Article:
Filling the void left by these major companies, culturally specific food delivery services have the opportunity to establish a following and occupy a much-desired niche in the marketplace. Quicklly, for one, fulfills several of these desires at once, delivering fresh groceries, meal kits and restaurant meals from South Asian food sellers within a 20+ mile radius. Quicklly’s digital marketplace is currently available in Chicago, the San Francisco Bay Area and — as of its most recent expansion — the New York-New Jersey metropolitan area. In addition to offering a cuisine underrepresented by industry giants, the company also makes delivery available to businesses that may previously have been kept out of the fold.
“We have personally faced these issues,” Co-founder Hanish Pahwa told PYMNTS in an interview. “…We come from a family of food and grocery entrepreneurs, and we first started this business to help give our parents a digital presence, because they were competing with Amazons and Flipkarts … So our intent now, and the marketplace that exists right now, is more for these smaller stores.”
As Co-founder Keval Raj added: “At the end of the day, the goal is for the community, by the community.”
Creating a Food Marketplace for South Asian Businesses
Quicklly’s offerings are comprehensive. Between cooked meals, meal kits, fresh groceries, meat from butcher shops and even catering options, the marketplace provides just about any kind of food consumers may want. Plus, the company announced on Wednesday (April 7) the launch of its own ready-to-cook meal kits and sauces created in partnership with meal kit subscription service The Cumin Club and meal kit and sauce company Seeti.
“We are trying to build a community here, for groceries, food, everything, and sellers are a big part of that community,” explained Raj, adding that Quicklly makes it easier for these businesses — both financially and logistically — to get onto the platform.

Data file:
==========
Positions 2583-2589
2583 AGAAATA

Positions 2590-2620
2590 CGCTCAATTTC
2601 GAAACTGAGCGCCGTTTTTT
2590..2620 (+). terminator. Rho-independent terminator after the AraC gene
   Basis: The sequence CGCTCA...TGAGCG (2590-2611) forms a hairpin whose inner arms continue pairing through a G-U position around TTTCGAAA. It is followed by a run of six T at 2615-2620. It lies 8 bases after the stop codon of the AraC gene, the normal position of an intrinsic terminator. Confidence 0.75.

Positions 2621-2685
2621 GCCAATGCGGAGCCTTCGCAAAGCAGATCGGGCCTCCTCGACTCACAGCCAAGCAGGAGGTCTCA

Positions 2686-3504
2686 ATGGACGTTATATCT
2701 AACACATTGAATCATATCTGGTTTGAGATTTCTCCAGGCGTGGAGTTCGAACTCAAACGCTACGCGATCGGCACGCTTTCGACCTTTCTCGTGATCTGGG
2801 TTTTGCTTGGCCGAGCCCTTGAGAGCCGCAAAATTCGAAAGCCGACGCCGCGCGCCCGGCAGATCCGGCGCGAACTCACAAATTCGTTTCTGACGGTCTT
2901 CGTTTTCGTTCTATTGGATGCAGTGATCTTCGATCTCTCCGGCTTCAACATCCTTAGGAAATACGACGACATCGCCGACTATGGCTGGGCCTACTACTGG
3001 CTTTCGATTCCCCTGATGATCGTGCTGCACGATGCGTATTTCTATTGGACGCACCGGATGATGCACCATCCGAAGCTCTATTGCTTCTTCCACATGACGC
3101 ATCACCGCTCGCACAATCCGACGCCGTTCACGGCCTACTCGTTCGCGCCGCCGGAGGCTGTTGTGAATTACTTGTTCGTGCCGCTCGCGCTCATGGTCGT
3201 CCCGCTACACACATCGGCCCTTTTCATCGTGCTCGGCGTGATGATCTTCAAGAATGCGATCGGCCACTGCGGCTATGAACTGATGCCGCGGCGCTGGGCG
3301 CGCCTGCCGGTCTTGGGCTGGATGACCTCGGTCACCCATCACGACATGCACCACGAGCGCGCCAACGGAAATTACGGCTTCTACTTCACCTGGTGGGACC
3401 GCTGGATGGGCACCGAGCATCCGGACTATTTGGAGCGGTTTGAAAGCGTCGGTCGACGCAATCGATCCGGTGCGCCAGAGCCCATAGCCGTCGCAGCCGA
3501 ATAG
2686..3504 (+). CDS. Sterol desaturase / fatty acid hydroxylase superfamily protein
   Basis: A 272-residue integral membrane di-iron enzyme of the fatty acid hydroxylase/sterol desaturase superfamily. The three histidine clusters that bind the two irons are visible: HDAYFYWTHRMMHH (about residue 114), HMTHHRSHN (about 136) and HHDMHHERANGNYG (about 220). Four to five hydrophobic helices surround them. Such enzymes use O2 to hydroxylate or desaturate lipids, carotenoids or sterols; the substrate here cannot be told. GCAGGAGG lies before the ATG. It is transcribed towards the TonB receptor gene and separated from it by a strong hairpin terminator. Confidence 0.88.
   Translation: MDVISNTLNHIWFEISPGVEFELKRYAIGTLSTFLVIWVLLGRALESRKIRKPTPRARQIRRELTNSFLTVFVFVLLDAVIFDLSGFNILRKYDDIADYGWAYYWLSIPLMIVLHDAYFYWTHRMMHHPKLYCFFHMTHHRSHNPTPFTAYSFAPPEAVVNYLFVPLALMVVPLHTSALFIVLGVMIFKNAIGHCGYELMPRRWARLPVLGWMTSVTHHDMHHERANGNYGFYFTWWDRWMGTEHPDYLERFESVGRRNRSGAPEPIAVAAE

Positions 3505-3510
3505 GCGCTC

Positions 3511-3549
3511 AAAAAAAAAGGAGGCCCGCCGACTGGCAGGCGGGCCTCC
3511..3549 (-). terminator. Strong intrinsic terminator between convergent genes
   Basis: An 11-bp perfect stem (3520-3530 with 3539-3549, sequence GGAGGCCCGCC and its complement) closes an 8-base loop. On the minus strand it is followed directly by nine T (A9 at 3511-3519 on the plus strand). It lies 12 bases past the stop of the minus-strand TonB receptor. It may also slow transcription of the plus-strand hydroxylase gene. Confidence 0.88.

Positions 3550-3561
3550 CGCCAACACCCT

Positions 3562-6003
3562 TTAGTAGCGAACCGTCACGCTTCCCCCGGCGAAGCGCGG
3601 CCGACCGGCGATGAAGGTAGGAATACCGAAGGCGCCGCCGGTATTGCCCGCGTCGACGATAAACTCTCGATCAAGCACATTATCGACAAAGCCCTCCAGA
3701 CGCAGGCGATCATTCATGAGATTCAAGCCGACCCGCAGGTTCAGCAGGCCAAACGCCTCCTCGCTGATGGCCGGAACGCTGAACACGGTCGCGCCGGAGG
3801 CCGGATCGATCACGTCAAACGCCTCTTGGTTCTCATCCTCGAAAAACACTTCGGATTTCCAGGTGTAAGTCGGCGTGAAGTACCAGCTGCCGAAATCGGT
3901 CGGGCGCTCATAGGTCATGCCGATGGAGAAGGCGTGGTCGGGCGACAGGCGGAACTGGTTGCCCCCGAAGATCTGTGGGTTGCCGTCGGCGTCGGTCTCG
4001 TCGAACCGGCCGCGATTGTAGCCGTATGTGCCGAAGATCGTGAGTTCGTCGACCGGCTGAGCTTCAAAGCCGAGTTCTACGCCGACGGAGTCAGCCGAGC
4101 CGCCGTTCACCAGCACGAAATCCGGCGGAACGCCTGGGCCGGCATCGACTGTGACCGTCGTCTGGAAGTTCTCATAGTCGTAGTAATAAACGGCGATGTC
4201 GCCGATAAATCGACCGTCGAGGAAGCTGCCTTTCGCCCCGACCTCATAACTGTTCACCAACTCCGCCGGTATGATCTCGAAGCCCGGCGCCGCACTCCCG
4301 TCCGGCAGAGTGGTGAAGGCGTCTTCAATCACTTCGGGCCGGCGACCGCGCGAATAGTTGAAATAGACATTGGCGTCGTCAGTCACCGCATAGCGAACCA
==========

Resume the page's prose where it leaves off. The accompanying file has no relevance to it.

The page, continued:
The service began with just groceries. However, Quicklly soon noticed consumer demand for pre-cooked meals as well. With the delivery infrastructure already set up to fulfill orders much further-reaching than those of leading meal delivery services, the company noted the opportunity to bring foods from cities’ Little India areas to a wider population.
“We managed to provide them with 25 miles of coverage,” said Raj. “…And that’s where we started getting these demands, and … it was really efficient for us, because that’s actually our hub for groceries, [restaurant meals], everything in one place. So, in terms of optimizing deliveries, it worked out perfectly for us.”
Making the Economics Work for Small Businesses
Previously, it was difficult for mom-and-pop South Asian food sellers to find their place in the online marketplace. “The problem was that they were not online, and if they were online, then they were paying a heavy fee,” Raj explained.
In addition to helping these sellers get online, Quicklly charges a lower fee than competitors. The founders would not disclose how they manage to make this lower fee work — Raj called it a “trade secret.” However, Pahwa did offer a rough overview of the economics of the model.
“There is a small fee … and it’s almost 50 to 60 percent lower than what they pay [to other companies],” he said. “…And we take a smaller fee from our customers, which is basically 99 cents, and we ensure that they get same-day, free delivery if the order is above $30.”
He added that different models include a 90-minute delivery option, delivery via UPS and other methods. “The fee that we are incorporating right now within our retail structure accommodates the costs that we are incorporating, and some of our teams are living in India, so our cost is not very high,” Pahwa noted.
Growing Through the Pandemic
The events of the last 13 months have accelerated the adoption of Quicklly’s online marketplace, both on the consumers’ side and on the sellers’ side. “Uber entering into grocery is actually a good thing,” said Pahwa, “because the customers we were tapping into are getting used to the Amazon experiences or the Uber experiences, so it’s not difficult for us to now tap into that market.”
“From a seller’s perspective, the change we have seen is that many of them are traditional businesses … family-based businesses,” added Raj, noting that this accounted for 50-60 percent of sellers, who were slow to accept the digital marketplace. The pandemic has shown many of these sellers the necessity of eCommerce, which has grown Quicklly’s seller metrics “exponentially,” in Raj’s summation.
Even as newly vaccinated consumers return to restaurants for in-person, on-site experiences, Quicklly will likely continue to experience a boost from the pandemic and its resultant impact on consumer habits. PYMNTS’ data indicates that many consumers have grown used to both e-grocery and restaurant delivery, with these habits expected to carry forward into the future.
“We are here on a mission to ensure that … we become an offering for our small business owners, so they can leverage us and grow with us,” Pahwa added. “…We want to make sure that we are a kind of a service that [adheres to] the mission of growing with our community and our small business owners.”